Thanks for your input.
if a man looks up and points at a shooting star, and then you look up and see the shooting star yourself, the observation that he drops his pants and asks for directions to Atlantis, is irrelevant.
if you are staring into the eyes of a one legged orangutan wearing SM clothing, and he looks behind you, you may suspect that someone has walked up behind you, and you may wish to turn around
if you are staring into the eyes of ten one legged orangutans wearing SM clothing, and they all look behind you at the same time, you can be certain that something is going on back there, even before you look. ; - )
"if you are more interested in being grown, than appearing to be grown, then temporarily suspend any limiting beliefs (that is to say, all beliefs), at least long enough to ponder a few big thoughts." - TWC
Funny! But what if the man isn't actually pointing at a shooting star but claims that he is? Then looking up is a waste of time. And if he lies about shooting stars while trying to divert your attention from the fact that he's dropping his pants, run - or you may get screwed! As quite a few people who got close to him were.
As for the orangutans, whether one or ten, just because a bunch of apes look in the same direction doesn't mean that we all should. Multiplying gullible behavior doesn't prove its worth.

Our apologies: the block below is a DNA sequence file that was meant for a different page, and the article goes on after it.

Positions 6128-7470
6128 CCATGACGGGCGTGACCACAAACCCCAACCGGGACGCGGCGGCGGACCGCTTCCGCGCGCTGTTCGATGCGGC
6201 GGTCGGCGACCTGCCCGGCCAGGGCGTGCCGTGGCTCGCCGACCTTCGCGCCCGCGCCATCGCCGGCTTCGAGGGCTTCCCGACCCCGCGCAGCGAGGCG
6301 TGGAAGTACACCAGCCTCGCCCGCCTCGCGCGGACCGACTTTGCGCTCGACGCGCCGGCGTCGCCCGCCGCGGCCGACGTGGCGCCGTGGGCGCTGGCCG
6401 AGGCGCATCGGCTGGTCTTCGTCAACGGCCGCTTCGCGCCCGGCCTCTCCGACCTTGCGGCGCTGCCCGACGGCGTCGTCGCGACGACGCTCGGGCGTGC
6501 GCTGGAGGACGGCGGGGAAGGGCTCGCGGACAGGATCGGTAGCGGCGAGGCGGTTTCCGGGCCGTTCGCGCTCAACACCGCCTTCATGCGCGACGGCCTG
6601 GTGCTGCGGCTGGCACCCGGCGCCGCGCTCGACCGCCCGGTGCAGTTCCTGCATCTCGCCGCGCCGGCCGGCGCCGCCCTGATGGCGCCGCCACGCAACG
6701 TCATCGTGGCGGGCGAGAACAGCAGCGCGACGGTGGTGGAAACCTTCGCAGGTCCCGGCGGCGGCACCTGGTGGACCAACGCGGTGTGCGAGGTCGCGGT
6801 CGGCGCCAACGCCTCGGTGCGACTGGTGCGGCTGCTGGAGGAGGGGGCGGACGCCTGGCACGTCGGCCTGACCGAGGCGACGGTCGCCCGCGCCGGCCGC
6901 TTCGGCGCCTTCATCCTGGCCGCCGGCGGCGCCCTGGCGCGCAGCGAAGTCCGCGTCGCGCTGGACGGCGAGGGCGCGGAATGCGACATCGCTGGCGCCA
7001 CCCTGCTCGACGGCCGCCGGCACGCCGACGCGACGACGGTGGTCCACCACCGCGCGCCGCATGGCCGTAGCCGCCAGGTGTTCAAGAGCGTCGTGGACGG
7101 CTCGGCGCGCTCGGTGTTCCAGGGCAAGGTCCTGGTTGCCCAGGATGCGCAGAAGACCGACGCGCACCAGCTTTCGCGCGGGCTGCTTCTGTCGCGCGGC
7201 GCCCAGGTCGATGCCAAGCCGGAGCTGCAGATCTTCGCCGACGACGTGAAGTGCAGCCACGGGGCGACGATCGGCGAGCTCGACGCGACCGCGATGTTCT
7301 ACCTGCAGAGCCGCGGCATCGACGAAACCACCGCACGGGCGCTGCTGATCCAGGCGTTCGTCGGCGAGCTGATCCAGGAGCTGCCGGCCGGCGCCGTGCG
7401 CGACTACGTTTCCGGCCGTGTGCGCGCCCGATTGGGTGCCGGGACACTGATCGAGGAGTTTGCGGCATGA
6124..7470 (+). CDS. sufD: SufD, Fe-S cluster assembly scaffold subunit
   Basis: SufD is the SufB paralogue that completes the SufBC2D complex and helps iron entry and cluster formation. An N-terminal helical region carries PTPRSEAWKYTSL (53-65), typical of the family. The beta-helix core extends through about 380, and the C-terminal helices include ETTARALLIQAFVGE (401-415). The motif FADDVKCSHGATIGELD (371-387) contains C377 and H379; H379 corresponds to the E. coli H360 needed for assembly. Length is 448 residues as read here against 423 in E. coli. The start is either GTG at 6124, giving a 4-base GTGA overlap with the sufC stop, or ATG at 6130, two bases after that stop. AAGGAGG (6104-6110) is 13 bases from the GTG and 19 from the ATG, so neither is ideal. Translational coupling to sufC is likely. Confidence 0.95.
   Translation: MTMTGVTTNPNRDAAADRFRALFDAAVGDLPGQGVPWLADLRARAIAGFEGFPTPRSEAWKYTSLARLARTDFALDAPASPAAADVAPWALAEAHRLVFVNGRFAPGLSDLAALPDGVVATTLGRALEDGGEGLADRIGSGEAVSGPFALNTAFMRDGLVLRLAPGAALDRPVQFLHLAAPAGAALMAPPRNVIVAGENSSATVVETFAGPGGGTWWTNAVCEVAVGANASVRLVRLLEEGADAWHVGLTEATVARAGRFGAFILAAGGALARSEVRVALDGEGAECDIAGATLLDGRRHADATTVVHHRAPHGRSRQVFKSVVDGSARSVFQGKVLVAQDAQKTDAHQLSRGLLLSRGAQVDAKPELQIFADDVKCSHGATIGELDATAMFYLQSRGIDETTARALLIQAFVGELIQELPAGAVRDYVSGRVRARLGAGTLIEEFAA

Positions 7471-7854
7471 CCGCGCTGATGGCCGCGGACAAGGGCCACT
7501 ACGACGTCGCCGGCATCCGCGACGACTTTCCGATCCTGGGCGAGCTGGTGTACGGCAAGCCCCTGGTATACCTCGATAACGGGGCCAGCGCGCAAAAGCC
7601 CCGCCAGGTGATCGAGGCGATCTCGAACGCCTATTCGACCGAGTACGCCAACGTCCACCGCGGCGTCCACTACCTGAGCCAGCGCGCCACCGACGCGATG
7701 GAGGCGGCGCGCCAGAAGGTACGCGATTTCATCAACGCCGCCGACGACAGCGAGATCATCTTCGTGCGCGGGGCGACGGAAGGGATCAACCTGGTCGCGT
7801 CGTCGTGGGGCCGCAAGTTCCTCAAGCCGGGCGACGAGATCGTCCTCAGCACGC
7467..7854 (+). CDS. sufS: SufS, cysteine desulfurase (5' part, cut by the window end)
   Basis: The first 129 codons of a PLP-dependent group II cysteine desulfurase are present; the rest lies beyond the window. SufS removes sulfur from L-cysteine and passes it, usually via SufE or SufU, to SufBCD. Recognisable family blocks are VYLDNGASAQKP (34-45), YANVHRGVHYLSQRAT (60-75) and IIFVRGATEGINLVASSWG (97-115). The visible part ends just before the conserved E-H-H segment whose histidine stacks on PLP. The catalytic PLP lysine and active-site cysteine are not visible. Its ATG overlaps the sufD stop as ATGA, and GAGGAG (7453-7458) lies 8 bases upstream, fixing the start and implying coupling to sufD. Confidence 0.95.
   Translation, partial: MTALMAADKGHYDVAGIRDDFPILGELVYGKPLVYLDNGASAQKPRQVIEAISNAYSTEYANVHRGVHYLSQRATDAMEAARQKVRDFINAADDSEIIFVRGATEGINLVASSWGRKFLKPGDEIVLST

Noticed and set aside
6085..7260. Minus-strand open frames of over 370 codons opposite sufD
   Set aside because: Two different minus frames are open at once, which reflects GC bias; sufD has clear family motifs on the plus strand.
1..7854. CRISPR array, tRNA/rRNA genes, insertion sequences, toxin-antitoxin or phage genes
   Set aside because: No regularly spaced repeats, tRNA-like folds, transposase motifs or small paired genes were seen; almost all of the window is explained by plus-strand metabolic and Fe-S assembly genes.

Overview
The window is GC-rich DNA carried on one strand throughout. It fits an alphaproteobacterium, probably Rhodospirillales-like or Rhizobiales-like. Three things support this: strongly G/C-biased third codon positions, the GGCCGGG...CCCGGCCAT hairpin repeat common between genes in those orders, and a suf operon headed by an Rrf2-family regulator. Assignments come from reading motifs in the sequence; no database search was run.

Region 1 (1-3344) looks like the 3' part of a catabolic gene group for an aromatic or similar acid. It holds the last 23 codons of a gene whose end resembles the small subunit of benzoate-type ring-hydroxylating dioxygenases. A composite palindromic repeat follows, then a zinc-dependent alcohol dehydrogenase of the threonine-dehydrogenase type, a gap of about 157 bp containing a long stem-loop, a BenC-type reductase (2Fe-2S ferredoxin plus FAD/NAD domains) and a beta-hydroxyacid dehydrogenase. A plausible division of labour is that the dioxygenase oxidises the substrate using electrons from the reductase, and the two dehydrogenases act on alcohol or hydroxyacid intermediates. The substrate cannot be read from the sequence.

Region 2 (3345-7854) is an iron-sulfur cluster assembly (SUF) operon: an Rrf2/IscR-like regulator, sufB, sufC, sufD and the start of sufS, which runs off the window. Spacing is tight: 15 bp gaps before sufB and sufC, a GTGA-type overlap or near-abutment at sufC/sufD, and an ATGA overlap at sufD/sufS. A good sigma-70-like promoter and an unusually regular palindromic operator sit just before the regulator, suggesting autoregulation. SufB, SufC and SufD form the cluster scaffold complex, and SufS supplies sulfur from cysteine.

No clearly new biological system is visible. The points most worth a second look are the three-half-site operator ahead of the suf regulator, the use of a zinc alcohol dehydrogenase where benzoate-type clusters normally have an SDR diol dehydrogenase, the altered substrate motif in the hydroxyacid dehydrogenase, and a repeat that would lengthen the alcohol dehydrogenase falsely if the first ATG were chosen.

I don't respect people who harm and deceive others with mind games and manipulation, even if ten orangutans look at the abuser and say that he's got The Truth
. The fact of his abuse undermines his credibility, to me.
If you want to look at shooting stars and ignore dropped pants, or mimic strangely attired primates, how does that further
"an attitude of scientific pragmatism that appreciates the elegance of fundamental truth"?
To me, Carlos was very interested in "appearing to be grown", which is why he lied and created a cult around himself. He was a fine story teller though, and I was deeply impressed with what he wrote until people started revealing "the man behind the curtain".
Am I throwing the baby out with the bathwater? Perhaps, but if people want to learn about shaman from an honest source, I suggest Michael Harner's The Way of the Shaman
. Less entertaining story telling than Carlos', but much more in keeping with an attitude of scientific pragmatism, with respect for another culture's spiritual traditions (and no dropped pants that I'm aware of).